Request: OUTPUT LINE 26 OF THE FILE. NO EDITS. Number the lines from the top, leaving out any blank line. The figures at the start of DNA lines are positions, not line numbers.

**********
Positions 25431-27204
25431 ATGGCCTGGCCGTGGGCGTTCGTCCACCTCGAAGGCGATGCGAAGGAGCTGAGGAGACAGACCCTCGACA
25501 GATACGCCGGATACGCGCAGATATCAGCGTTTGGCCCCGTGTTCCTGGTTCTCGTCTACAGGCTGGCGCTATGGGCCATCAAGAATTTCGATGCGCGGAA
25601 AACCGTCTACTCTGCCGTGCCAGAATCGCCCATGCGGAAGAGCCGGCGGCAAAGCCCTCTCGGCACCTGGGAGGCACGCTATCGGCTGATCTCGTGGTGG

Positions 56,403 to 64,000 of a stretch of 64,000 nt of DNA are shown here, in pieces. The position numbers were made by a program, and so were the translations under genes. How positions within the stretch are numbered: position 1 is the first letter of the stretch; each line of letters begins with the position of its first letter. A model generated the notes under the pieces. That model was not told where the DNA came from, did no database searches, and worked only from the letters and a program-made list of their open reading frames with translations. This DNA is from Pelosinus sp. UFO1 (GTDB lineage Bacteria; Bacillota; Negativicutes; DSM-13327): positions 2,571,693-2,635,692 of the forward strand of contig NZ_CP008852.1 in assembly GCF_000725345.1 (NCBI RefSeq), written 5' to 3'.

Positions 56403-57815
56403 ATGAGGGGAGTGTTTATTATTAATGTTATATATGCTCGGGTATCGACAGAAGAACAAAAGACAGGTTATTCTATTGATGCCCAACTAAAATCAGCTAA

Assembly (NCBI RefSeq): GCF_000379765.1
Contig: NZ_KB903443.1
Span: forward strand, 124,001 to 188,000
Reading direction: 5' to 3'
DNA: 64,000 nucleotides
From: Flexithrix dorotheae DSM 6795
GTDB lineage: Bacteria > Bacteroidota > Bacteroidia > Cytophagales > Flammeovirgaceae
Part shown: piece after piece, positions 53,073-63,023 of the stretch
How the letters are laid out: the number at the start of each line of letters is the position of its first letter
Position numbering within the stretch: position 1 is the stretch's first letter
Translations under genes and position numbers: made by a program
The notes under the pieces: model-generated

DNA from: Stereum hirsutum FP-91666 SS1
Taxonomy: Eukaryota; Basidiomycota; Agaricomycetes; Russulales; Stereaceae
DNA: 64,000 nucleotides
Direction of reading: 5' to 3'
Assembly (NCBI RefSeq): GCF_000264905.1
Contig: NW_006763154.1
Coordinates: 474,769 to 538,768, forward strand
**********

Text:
Coordinates: 474,769 to 538,768, forward strand